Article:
17th Nov2017

‘The Punisher #218′ Review

by Dan Clark

Written by Matthew Rosenberg | Art by Guiu Vilanova | Published by Marvel Comics

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With the launch of Marvel Legacy and his upcoming Netflix series, this is the perfect time for The Punisher to become a big deal again in the world of comics. Not since Garth Ennis penned the title was Punisher a major comic that required you to take notice. Enter Matthew Rosenberg who has made a name for himself with some of his indie titles like 4 Kids Walk Into the Bank, and also made this year’s Kingpin series better than it had any business being. Marvel has taken note of that success and given him some major books to make his own. The question being, of course, can he live up to the potential everyone thinks he has?

So far there is a lot to be excited about. The book begins as many Punisher books do as Frank Castle viciously takes out a number of low-level criminals attempting to sell some illegal goods. Similar to a cold open to a James Bond film it works as an avenue to bring you into the mood of the book in an exciting way. Castle’s unrelenting drive and strategic planning are put on full display as he works through goon after goon with relative ease until he stumbles upon an unwanted surprise in his trusty van. Awaiting his presence is an unlikely ally in the form of Nick Fury who comes barring a proposition he feels the Punisher would be interested in taking.

The interplay between Fury and Castle is where Rosenberg’s script shines brightest. For one they are an intriguing combination of characters. Unlike most superheroes, Fury is not as morally against the actions of The Punisher as others. He too will bend and break the rules if he feels it is necessary to keep the world safe. So instead of getting the typical “Killing is Wrong!” argument you see with other Punisher team-ups you have a much more dynamic discussion between two men trying to find a common place while never fully revealing where they stand. Castle knows Fury cannot be trusted, and Fury knows Castle cannot be controlled. Although they can find some sort of a middle ground it is clear this will not end nearly as well as it started, yet they will go through with it anyway knowing some good will come of it despite the interference of the other man.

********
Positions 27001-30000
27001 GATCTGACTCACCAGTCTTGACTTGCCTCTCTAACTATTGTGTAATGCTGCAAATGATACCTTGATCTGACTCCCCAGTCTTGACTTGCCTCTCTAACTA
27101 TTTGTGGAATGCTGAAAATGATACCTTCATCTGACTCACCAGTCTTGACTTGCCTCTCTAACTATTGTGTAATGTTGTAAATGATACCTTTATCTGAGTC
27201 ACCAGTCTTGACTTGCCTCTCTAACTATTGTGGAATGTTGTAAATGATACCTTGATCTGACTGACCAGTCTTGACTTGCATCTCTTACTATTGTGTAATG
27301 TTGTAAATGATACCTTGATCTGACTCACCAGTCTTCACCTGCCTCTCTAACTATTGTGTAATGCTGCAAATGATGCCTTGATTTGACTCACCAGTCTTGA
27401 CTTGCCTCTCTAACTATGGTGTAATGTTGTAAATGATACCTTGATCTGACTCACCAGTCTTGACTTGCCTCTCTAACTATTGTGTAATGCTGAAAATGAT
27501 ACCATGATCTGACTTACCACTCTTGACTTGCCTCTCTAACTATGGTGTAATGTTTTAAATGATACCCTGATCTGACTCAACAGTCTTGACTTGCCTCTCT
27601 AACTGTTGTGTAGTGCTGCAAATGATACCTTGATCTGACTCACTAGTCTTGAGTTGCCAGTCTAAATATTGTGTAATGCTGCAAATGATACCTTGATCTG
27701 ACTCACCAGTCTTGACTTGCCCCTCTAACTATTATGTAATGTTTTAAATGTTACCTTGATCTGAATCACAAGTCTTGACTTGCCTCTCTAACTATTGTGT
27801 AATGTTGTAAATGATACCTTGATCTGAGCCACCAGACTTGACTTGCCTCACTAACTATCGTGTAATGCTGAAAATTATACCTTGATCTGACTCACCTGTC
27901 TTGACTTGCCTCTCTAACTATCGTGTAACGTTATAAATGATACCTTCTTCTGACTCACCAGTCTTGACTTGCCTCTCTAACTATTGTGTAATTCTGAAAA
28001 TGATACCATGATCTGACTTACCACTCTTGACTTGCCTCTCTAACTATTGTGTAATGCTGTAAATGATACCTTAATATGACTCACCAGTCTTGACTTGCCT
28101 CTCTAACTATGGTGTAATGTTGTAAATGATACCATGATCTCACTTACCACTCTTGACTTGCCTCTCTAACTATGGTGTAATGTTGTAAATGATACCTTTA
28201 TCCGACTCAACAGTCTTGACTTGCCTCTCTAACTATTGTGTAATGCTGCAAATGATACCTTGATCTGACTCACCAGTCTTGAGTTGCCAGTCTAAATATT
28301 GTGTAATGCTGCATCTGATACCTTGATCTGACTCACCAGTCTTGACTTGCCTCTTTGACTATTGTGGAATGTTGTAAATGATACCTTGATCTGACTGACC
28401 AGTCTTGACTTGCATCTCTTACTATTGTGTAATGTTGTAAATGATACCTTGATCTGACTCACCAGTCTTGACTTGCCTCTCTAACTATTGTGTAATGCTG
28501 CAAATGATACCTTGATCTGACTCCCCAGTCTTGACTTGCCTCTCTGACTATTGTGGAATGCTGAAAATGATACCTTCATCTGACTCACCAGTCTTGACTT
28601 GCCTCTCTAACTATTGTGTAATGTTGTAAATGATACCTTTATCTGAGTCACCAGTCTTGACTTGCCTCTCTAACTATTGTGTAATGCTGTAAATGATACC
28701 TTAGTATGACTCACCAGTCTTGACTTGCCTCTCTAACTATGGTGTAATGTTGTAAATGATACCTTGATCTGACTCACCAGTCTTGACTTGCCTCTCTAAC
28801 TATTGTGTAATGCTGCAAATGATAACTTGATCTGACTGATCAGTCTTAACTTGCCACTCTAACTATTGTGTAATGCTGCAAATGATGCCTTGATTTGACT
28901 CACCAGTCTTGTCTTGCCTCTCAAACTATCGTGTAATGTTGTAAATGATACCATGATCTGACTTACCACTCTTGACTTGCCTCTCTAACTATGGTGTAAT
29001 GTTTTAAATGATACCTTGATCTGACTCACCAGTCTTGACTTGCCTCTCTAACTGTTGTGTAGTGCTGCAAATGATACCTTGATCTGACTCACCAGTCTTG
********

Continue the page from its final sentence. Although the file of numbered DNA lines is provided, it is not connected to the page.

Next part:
Fury’s hope is to use Castle to take out a brutal dictator and his evil forces before they can cause more destruction and reveal to the world how the failure of S.H.I.E.L.D. forces led to the rise of their power. With legal bindings and S.H.I.E.L.D. out of commission Fury’s limited options led him to recruit Castle knowing he has the skills did get it done and anonymity so it would not tie back to him. Considering he will be taking on an entire army Fury provides a fully loaded cherry to top this sundae of violent vengeance—a piece of technology that will give him more firepower than ever before.

Putting the Punisher in the War Machine armor does come off as a gimmick that could be fun or could be a story that gets away from the street level storytelling that has made the character who he is up to this point. Obviously, it is way too early to tell but based on Rosenberg’s take on the character that he gets into in his personal essay in the back matter there is a reason to have faith. As he describes the Punisher is a simple answer to a complex problem, and where the drama resides is in the fallout that occurs due to that blunt response. More importantly, it shows Rosenberg may not fall into the same trap as other writers that try to recreate what Garth Enis has already done in the past. He is putting his own unique stamp on the legacy of the character and it something that is honestly needed. One that is not as off the wall as Frankencastle but also not just more of the same.

Guiu Vilanova also does not fall into the trap many artists do when drawing Punisher by attempting to evoke Steve Dillion’s infamous style. He does draw Castle in a way that certain resembles Jay Bernthal. Thankfully it is in no way to the level of photo referencing that occurs in some of the Star Wars books. Vilanova is not an artist that I had great familiarity with, but could not help but think of someone like Sean Phillips when looking at his art. There is a realistic tone with strong facial acting and tightly designed panels that keep the pace flowing. The first appearance of the War Machine armor did appear off at first and perhaps did not have the impact it would have otherwise. Still intrigued by what this team can produce in the future.

**** 4/5

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